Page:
first time at the beach, still too young to walk.
We would hold her by her hands
and lower her to the sand,
the lower she got the higher she would raise
her feet.
Not once did she touch sand without crying,
perfectly content to explore
to the edge of the blanket,
and no further.

Somehow, I thought they would always
be that age,
but I do often wonder,
whether it is they,
or I,
who I have allowed
to get so old.


for Margo’s image prompt


Filed under Poetry

Something Resembling a Meal

Consumption is a methodical process,
a requirement for continued

He pauses on occasion,
finishes chewing
and looks across the table
as if about to speak, respond,
appears to change his mind,
resumes eating.

He drains the last of his water,
shakes the ice in the glass
before getting up for a refill.

Finishing, he stares across the table again,
searching for an appropriate comment.
The moon is bright through the kitchen window.

He pushes back from the table,
rinses his dish and fork,
precisely places each in the dishwasher
and turns off the light as he leaves
the kitchen.


Filed under Poetry

The Decency to be Angry

I am struggling to find sympathy,
anger and frustration lead
the emotional assault.
There is empathy, to be sure,
the proverbial trite heart
for the families of those who bled.

But, anger, yes,
it is anger which rules my thoughts.

Anger at men who insist
you believe as they, and submit,
or die for the sin of disagreement.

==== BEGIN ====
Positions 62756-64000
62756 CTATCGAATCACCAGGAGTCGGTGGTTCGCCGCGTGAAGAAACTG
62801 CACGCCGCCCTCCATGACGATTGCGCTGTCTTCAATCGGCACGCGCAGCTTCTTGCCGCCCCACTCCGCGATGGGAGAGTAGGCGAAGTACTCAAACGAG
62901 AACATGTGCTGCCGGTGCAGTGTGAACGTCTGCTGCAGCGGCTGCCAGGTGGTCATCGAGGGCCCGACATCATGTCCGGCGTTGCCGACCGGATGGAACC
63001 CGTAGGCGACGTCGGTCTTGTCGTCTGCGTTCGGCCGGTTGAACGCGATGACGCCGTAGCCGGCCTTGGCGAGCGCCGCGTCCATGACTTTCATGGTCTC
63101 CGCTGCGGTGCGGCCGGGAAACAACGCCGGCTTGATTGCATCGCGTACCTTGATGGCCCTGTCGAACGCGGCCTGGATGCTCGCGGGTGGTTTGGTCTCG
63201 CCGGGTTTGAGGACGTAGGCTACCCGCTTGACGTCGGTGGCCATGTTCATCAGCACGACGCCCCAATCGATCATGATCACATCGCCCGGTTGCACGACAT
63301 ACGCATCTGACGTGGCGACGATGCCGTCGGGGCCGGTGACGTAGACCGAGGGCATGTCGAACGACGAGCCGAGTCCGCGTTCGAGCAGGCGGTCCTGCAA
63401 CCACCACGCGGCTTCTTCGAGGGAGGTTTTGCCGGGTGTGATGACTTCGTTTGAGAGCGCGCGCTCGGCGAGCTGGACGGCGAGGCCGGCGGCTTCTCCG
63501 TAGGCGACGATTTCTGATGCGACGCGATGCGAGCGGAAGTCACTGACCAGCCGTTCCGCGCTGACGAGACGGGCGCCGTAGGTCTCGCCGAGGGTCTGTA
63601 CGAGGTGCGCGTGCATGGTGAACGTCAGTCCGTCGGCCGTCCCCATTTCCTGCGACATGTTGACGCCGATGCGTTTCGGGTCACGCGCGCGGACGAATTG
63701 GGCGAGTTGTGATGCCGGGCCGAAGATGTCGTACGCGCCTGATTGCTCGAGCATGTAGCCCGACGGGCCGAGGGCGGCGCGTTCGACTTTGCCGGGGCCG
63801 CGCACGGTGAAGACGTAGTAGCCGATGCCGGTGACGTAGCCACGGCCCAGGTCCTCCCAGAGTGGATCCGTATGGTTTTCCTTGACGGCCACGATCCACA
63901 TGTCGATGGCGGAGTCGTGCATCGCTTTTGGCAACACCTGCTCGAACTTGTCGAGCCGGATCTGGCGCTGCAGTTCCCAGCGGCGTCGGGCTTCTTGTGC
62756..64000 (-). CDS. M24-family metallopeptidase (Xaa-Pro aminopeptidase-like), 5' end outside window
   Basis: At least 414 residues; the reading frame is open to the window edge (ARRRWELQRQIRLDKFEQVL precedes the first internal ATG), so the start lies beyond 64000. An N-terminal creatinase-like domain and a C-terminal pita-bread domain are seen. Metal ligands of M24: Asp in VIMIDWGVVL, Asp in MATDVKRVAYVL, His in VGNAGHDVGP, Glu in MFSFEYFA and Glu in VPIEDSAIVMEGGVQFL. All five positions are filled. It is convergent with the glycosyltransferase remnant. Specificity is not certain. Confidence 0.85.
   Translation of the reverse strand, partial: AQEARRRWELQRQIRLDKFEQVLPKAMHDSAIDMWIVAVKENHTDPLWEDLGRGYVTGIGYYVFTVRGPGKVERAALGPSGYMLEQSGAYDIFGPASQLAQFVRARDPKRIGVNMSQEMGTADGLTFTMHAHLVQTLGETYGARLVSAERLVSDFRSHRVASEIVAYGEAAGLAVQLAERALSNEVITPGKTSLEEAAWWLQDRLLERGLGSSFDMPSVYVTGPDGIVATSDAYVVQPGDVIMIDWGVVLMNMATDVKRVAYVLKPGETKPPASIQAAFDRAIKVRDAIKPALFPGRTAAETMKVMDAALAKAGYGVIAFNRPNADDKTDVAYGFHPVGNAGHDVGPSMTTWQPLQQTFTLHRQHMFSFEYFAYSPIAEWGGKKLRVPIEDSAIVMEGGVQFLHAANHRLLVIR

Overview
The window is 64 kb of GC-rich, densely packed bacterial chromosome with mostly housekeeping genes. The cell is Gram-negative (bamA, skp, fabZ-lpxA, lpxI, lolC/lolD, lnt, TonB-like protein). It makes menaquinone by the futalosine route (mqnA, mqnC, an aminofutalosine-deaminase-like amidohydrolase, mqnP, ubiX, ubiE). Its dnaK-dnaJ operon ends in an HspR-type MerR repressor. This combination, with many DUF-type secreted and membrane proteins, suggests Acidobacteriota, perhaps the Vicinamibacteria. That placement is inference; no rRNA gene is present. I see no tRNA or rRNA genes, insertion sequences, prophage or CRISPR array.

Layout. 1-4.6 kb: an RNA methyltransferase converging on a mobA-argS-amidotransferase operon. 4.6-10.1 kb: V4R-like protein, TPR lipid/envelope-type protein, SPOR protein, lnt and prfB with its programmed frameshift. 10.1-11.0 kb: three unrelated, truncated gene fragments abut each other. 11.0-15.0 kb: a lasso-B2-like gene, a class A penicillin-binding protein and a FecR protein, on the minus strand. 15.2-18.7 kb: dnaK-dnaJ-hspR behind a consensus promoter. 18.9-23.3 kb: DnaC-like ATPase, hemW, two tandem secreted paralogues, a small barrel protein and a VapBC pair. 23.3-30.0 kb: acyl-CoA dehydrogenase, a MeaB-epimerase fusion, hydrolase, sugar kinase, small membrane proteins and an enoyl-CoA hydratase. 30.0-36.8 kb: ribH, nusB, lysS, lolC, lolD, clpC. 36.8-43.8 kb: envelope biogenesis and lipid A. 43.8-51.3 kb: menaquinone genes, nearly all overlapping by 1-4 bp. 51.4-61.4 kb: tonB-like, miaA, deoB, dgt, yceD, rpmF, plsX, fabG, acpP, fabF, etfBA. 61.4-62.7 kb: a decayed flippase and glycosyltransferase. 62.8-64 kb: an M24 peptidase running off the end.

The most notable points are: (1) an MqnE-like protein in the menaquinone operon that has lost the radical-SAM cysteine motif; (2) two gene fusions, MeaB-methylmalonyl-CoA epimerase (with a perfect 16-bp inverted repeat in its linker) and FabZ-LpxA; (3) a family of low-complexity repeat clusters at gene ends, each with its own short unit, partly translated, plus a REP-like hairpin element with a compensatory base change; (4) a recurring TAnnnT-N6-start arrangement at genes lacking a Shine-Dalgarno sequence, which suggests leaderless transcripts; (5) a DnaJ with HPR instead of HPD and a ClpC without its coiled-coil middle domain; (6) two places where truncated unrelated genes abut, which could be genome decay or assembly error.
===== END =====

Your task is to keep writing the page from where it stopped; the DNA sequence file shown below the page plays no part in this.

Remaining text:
Anger at the apologists who refuse
to condemn these men,
or go so far as to justify their actions,
attempting to transfer blame,
or merely being silent.

Anger at leaders who are anything but,
who refuse to so much as name
the obvious enemy,
much less fight them,
or strive for their defeat.

Soon, there will be blood in more streets:
L.A, London, Tokyo, Atlanta, Stockholm…
your streets, my streets.

Sympathy and platitudes will not stop it,
a symbolic overlay of a picture
will not change it,
well wishes and “standing together”
will not alter fates.

Anger, perhaps, also may not provide
the needed answers,
but failing to act, failing to acknowledge
the enemy — or even that there is one —
is the surest path to more innocent


Filed under Poetry


She always said she
had her mother’s hands —
bony, good for backhands,
veins, easy for a nurse to find —

they have not moved in days,
except by others,
to wash,
to hold.

They are not old enough
for this bed.

I have to go now,
gotta take care of those kids.
It is time for you to rest,
and to let him rest.

The next night,
my sister called.


Written for Margo’s prompt


Filed under Poetry

What do you Believe?

I was somewhat taken aback
by the old man in my path,
who looked me in the eye
and had the nerve to ask:

What do you believe?

What will you stand for,
what will you die for,
or, perhaps more importantly,
what will you live for?

Do you believe in the man
who preaches from the pulpit,
or in the one who shed His blood,
breathed his last and said it is done?

Do you believe in might or your way as right,
in the power of love to overcome hate
or that evil will win if good men
refuse to fight.

Perhaps your belief is in a passive stance,
with the belief that a refusal to stand
will cause the other to back down,
and confrontation itself is where to lay the blame.

Do you believe your neighbor will come to your aid,
or that you will comfort them in time of need,
when neither you, nor they,
have ever named the other friend?

Do you put your faith in political leaders
and those in power, trusting in them
to do what is just and to put aside
their own self interest?

What is it? What is the one thing?
Is it family? Spouse, parent, child?